1. Maths is a language
In a keynote titled ‘Teaching the Shakespeare of Mathematics’, noted Oxford professor and mathematics populariser Marcus du Sautoy revealed how it was his discovery that maths was a language that initially inspired his love for the subject. “What do we do with language?” he asked. “We tell stories.” From there, he proceeded to show how coordinate geometry can enable students to describe geometrical shapes that can’t be seen, and how the magic of prime numbers helped the likes of Olivier Messiaen produce musical works of art. By contrast, du Sautoy noted, the teaching of maths is broadly utilitarian. That’s useful, but we don’t teach utilitarian English. Instead, we inspire children with the big, complex stories of Shakespeare and others. Why shouldn’t maths teachers share some remarkable stories of their own?
2. Dyscalculia exerts a long-term negative impact
The focus of a presentation given by Brian Butterworth of UCL’s Institute of Cognitive Neuroscience was a group for whom maths very much was a problem – people with dyscalculia. Butterworth highlighted how the condition – a congenital neurological disorder affecting 4% to 7% of children that causes them to struggle with foundational arithmetic – can reduce the probability of a child achieving five or more A* to C GCSE grades by 7 to 20 percentage points, and reduce lifetime earnings by as much as £114,000. For developmental dyslexia, which affects 4% to 8% of children, the figures are 3 to 12 percentage points and £81,000 respectively.
3. Singapore’s criteria for maths success is different to that of its international admirers
According MNP technical consultant and international speaker on Singapore Maths teaching, Dr Yeap Ban Har, the island city-state is well aware of how impressed other countries are by its consistently high PISA scores, but less impressed by those scores itself. To hear Ban Har tell it, Singapore’s maths practitioners are ‘obsessed’ with helping the lowest performing 10% of their school starters, and determined to narrow the gap between them and their high performing peers. To that end, big changes are apparently on the way in Singapore with the imminent arrival of a new maths curriculum focused on giving pupils more opportunities for deep learning and imparting big mathematical ideas.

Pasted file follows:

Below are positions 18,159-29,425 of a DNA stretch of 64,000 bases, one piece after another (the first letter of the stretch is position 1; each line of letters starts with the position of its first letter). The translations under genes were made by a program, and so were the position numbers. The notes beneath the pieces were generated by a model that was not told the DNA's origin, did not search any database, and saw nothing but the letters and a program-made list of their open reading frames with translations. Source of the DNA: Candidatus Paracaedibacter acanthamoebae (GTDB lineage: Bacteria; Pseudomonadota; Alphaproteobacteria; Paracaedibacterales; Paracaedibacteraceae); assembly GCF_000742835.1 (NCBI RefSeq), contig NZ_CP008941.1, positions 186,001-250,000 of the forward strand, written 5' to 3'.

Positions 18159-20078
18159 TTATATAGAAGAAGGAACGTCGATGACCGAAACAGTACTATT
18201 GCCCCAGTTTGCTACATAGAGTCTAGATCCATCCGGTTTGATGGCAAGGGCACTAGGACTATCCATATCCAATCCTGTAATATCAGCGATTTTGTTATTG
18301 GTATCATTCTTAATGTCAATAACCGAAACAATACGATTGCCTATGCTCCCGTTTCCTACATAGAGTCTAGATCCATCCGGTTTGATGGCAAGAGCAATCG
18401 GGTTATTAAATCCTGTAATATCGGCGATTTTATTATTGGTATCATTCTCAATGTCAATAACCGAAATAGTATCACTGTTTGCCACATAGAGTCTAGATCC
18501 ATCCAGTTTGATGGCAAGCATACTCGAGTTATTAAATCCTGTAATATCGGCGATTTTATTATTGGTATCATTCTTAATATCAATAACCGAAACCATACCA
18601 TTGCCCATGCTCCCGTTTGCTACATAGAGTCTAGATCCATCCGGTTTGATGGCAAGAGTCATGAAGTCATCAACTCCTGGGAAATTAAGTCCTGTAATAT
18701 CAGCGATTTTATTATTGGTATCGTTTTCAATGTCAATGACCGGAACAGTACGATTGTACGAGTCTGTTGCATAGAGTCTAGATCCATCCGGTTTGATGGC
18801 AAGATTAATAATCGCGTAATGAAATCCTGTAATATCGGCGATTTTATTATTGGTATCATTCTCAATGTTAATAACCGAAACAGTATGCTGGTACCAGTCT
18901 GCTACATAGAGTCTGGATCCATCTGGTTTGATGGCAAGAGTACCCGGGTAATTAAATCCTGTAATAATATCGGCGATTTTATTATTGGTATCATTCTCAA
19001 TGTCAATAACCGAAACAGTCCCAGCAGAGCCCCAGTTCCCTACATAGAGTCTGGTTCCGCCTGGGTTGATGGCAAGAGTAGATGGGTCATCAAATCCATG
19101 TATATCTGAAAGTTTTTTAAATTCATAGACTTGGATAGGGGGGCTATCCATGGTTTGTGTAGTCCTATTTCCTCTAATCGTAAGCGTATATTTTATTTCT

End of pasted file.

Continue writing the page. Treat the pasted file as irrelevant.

4. Maths education should be less about the destination and more about the journey
Maths education consultant Adam Gifford drew comparisons between how the subject was taught circa 2006, around the time he moved to the UK from New Zealand, and the prevailing trends of today. Back then, he told the audience, it was believed the answer to improving pupils’ maths ability lay in success criteria; now, there’s recognition of the need to engage pupils’ ‘left brains’. The challenge is for teachers to get pupils curious in the journey towards outcomes, rather than just the outcomes themselves. And just as children need to interrogate the process by which they come to a solution, educators need to ensure they’re not racing towards outcomes without being curious or innovating along the way.
5. Devise an ethos, not a poster
That was advice of Philip McNaboe, assistant headteacher at Orrell Lamberhead Green Academy in Wigan, when discussing ‘How to Encourage Deep Mathematical Thinking in ALL pupils’. Having adopted the MNP programme in 2015, the school’s approach to doing that began with changing the mindset of teachers to recognise that children with less mathematical knowledge can still accelerate, given sufficiently high level teaching and support, and to acknowledge that the messages children receive concerning their potential can hamper their learning. Teachers were also encouraged to celebrate conceptual mistakes made by children in the classroom in order to create a positive atmosphere, and to see that getting children to explain their work – even when their answers are correct – is of key importance.
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